A police special unit and the San Francisco Board Supervisors investigated, as did then District Attorney Joseph Freitas - timidly, however, some said, because Freitas had owed Jones political favors. The dark reverend slipped the legal noose closing around him. But the heat was enough to drive him from San Francisco. He led his brainwashed flock to Jonestown, his encampment in Guyana, and one of the worst atrocities in history. Within a year - following a Congressional probe and the murder of Rep. Leo Ryan, Jones who had shown up to investigate the compound -Jones and 909 of his congregation died in the now infamous grisly mass murder-suicide, that included 307 children.
Phil Tracy, the investigative reporter who had shared a byline with Kilduff in the New West story, confessed to suffering severe clinical depression following news of the Jonestown massacre. He related his experiences in a first-person magazine story a few years later. In it he wrote that he had believed - as many reporters do - that sunlight can banish evil, that the light of truth can stop powerful wrongdoers in their tracks and that Jones, once exposed, would end up in jail where he belonged.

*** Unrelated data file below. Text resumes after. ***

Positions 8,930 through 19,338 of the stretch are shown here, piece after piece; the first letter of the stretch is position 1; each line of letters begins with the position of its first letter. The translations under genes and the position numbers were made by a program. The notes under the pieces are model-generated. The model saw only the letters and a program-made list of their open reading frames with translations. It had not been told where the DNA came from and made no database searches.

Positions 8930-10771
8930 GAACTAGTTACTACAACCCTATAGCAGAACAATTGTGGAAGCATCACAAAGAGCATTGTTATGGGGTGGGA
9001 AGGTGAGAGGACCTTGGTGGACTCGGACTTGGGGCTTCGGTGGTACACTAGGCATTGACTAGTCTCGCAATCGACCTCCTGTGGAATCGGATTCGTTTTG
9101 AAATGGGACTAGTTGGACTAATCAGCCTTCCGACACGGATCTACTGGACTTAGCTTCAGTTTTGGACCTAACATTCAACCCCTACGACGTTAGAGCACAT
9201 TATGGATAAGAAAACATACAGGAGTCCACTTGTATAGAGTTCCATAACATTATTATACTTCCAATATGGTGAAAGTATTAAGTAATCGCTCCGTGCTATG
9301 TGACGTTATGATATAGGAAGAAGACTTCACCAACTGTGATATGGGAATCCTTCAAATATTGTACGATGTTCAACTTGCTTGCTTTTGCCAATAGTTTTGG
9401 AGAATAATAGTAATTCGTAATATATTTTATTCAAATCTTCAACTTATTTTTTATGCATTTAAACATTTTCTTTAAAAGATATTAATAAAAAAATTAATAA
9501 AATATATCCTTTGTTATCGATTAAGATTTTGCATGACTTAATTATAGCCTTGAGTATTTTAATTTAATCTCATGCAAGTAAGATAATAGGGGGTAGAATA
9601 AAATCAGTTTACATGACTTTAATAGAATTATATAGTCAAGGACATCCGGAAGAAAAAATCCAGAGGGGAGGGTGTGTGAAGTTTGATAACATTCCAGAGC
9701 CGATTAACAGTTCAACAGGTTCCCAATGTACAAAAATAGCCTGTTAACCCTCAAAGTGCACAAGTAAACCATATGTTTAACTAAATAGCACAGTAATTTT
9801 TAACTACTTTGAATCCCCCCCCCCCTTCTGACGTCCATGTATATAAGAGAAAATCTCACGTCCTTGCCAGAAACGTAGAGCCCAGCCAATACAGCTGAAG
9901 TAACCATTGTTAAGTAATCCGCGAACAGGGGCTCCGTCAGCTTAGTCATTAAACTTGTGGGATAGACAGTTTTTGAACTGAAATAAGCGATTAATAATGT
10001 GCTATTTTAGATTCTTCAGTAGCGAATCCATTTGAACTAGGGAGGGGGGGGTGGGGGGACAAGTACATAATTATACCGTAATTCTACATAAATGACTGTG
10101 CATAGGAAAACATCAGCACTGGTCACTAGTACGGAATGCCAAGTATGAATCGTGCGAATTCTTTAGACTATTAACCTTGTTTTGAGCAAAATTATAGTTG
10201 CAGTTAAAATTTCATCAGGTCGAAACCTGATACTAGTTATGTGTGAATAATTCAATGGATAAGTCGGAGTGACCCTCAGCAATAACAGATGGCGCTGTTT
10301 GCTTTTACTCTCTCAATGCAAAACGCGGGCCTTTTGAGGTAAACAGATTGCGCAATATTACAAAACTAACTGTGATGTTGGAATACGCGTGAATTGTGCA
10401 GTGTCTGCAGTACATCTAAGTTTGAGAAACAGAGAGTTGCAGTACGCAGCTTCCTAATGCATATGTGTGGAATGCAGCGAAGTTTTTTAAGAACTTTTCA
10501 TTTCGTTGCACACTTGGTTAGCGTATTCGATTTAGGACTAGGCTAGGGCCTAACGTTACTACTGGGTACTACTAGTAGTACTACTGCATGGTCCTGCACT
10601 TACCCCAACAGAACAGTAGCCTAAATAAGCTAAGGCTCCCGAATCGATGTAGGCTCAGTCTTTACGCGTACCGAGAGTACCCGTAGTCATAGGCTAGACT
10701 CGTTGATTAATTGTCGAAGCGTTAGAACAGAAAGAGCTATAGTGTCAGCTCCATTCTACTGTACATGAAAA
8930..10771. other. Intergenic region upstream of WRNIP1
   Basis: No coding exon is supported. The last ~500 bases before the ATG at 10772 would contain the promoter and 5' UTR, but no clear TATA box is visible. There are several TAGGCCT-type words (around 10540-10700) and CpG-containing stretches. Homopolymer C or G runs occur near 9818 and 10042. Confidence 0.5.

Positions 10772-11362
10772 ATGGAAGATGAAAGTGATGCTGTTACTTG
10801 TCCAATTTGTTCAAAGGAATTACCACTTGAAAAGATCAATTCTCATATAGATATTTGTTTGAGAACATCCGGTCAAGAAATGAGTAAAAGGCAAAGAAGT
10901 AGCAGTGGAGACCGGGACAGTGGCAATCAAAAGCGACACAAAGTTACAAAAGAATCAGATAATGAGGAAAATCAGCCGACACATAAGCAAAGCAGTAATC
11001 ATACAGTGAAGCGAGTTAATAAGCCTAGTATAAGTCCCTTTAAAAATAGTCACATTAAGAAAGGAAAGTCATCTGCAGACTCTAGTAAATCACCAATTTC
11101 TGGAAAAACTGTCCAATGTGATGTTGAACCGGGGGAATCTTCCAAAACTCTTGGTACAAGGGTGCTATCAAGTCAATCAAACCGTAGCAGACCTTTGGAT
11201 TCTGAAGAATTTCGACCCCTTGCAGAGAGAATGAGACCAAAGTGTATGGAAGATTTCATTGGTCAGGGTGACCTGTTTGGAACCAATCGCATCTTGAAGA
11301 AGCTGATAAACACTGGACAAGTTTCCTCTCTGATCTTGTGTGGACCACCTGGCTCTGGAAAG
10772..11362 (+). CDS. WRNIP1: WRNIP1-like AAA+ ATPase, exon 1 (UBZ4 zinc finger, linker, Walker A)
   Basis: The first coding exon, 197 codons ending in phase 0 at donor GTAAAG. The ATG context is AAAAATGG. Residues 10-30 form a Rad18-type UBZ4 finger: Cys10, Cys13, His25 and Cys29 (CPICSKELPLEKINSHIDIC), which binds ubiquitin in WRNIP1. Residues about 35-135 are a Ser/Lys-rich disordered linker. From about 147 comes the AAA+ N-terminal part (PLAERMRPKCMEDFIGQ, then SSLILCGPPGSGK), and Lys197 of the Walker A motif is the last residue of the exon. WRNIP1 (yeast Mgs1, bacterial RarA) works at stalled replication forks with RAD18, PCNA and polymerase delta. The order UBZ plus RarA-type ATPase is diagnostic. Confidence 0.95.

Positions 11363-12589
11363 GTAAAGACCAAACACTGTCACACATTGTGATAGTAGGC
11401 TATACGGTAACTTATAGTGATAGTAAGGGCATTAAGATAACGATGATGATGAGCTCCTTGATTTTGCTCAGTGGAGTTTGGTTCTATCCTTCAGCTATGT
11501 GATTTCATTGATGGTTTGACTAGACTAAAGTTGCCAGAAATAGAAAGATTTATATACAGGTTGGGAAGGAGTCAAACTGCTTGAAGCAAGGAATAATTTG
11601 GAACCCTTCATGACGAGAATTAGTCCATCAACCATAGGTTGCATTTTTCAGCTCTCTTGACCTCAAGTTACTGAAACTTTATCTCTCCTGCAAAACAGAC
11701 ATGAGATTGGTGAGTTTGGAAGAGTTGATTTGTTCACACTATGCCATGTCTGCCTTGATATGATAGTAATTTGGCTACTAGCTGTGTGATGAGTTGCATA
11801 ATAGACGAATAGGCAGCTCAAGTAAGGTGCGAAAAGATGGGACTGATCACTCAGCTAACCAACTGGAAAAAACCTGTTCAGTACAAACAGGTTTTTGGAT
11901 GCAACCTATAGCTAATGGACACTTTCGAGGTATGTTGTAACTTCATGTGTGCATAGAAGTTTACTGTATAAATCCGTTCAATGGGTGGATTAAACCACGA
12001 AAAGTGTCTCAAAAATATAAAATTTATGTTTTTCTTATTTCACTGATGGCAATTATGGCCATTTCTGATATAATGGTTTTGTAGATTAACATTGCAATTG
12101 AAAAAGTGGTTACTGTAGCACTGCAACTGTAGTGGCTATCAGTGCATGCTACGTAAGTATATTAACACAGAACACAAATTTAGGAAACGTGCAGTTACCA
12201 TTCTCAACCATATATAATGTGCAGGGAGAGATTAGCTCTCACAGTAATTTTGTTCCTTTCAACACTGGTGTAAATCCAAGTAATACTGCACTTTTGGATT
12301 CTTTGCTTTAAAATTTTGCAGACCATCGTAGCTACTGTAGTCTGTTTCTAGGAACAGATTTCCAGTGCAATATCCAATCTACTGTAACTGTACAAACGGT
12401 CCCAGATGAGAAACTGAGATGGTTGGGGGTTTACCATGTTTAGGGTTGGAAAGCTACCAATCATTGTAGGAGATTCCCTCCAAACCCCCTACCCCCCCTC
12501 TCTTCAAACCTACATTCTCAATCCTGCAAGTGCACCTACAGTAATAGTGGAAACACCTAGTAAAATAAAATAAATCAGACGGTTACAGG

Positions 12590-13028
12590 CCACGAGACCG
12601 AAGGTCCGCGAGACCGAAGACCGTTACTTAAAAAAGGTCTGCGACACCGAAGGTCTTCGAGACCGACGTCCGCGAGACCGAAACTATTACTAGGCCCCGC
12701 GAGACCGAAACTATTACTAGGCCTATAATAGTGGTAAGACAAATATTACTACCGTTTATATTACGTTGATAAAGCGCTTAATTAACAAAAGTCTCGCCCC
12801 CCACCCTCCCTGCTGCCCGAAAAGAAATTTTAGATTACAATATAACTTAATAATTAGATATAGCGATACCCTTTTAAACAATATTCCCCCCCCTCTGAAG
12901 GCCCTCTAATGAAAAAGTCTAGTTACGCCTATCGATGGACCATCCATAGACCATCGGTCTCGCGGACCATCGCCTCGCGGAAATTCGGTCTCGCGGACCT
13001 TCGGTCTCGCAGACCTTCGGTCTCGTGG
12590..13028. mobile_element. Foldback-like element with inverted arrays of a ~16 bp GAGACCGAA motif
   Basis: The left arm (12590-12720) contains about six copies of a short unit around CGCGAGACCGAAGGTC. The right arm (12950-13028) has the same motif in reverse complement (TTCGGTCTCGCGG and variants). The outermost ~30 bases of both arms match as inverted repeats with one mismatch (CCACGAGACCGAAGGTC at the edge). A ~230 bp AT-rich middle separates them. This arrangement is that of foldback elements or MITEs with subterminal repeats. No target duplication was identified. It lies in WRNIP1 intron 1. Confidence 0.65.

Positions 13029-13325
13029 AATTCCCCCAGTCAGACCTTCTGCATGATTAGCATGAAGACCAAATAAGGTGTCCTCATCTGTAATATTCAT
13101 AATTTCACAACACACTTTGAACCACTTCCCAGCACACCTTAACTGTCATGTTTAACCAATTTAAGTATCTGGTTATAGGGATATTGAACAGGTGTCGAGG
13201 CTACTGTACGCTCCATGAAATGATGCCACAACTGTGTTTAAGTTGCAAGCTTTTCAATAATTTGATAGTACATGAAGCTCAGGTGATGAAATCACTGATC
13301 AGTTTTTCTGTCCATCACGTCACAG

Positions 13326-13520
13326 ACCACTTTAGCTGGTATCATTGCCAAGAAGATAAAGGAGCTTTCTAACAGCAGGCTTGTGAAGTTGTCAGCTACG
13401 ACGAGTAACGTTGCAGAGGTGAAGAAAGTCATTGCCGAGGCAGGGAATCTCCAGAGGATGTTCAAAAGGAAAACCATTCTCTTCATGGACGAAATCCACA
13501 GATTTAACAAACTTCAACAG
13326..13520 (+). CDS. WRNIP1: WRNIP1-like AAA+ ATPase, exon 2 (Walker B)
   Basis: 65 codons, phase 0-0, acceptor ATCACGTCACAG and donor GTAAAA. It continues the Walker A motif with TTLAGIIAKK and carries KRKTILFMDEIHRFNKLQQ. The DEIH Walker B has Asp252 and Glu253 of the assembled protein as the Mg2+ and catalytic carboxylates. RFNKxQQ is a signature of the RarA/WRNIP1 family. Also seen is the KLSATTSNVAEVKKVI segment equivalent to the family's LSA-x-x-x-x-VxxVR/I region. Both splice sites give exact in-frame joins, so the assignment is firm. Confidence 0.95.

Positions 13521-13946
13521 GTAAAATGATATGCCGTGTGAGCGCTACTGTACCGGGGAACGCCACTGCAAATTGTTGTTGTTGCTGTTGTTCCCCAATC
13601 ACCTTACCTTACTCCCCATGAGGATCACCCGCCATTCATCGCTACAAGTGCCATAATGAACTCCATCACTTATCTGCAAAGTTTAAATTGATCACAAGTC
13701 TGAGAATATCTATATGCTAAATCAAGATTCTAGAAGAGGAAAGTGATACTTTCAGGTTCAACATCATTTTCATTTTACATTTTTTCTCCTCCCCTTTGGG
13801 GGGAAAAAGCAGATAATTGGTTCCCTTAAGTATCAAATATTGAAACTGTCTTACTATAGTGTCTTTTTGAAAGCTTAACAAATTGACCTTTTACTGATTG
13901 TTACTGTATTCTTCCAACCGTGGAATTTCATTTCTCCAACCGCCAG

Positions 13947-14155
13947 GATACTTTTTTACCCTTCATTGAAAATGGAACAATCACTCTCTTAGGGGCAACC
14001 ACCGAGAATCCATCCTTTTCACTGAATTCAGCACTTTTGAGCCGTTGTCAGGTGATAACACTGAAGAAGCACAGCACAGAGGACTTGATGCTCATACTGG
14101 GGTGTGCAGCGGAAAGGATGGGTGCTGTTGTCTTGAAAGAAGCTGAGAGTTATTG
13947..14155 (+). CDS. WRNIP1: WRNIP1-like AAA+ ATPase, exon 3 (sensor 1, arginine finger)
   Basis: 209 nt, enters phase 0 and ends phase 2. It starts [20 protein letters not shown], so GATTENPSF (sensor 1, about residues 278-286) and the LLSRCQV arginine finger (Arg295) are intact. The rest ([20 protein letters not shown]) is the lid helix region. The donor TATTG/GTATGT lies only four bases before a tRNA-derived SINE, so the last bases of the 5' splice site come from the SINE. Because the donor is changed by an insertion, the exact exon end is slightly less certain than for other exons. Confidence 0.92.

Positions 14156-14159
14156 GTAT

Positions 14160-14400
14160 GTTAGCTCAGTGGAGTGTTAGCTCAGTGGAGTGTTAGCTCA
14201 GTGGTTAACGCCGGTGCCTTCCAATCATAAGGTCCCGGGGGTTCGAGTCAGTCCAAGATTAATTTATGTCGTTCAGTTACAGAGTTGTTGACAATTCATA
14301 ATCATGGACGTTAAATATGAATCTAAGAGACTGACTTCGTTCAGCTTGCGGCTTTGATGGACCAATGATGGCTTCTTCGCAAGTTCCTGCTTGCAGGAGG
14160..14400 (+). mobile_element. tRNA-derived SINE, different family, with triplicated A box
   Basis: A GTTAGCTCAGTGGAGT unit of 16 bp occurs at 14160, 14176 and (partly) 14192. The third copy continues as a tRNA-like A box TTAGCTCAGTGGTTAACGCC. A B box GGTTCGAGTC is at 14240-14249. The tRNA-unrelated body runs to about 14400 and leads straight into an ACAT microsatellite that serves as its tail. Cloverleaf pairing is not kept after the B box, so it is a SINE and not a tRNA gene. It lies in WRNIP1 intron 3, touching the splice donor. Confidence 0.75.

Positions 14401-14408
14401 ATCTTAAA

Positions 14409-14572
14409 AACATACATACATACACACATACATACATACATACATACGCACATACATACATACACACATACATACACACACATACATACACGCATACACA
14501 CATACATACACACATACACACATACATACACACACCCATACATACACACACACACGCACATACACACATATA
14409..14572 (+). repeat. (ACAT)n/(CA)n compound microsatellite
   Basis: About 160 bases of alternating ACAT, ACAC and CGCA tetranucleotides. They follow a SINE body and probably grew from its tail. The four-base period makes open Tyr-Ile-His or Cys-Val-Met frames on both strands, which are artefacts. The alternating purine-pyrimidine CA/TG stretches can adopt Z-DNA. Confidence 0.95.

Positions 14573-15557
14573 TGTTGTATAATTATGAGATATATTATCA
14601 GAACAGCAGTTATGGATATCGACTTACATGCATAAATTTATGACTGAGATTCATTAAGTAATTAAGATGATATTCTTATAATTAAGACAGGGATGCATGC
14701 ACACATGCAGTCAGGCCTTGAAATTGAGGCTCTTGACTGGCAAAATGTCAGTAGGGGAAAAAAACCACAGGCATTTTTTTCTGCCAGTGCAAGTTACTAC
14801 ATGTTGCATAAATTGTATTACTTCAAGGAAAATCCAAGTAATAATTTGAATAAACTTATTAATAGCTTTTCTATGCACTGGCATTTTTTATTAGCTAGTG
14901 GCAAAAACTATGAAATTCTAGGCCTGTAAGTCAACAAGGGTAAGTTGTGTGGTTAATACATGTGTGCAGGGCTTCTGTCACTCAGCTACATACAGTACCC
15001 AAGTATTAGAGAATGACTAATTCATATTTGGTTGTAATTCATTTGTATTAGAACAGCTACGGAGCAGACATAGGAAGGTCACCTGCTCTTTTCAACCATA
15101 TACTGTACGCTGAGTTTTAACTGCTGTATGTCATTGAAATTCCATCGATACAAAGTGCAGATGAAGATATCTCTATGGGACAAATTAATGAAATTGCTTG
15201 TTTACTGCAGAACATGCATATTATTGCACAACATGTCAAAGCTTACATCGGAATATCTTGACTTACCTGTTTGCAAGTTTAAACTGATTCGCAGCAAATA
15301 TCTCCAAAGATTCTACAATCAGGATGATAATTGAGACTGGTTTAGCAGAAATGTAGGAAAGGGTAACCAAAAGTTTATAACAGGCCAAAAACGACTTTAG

Tracy isn't alone. I believed the same thing as well. Sometimes I still do. Right up until 1978, we had no idea that the loopy Indianapolis-born preacher James Warren Jones would turn out to be THE mass-murdering fanatic Rev. Jim Jones. It's a common mistake. Not every jerk becomes a monster, but all are capable of monstrous things we tend to deny could happen.
Few in the 1920s and even early 30s believed that Adolf Hitler was something more than a failed painter-turned rabble-rouser with a comical mustache. Western democracies continued to minimize the threat of Nazism even after Hitler became chancellor of Germany in 1933. The then conservative-leaning Time Magazine famously featured Der Furher as "Man of the Year," and, like most pundits of the day, dismissed his diatribes a politician's useful demagoguery.
Normally, good people suffer a from a chronic failure of the imagination when it comes to sizing up evildoers. Call it Tosi's Law: The good consistently underestimate the lengths to which the bad will go.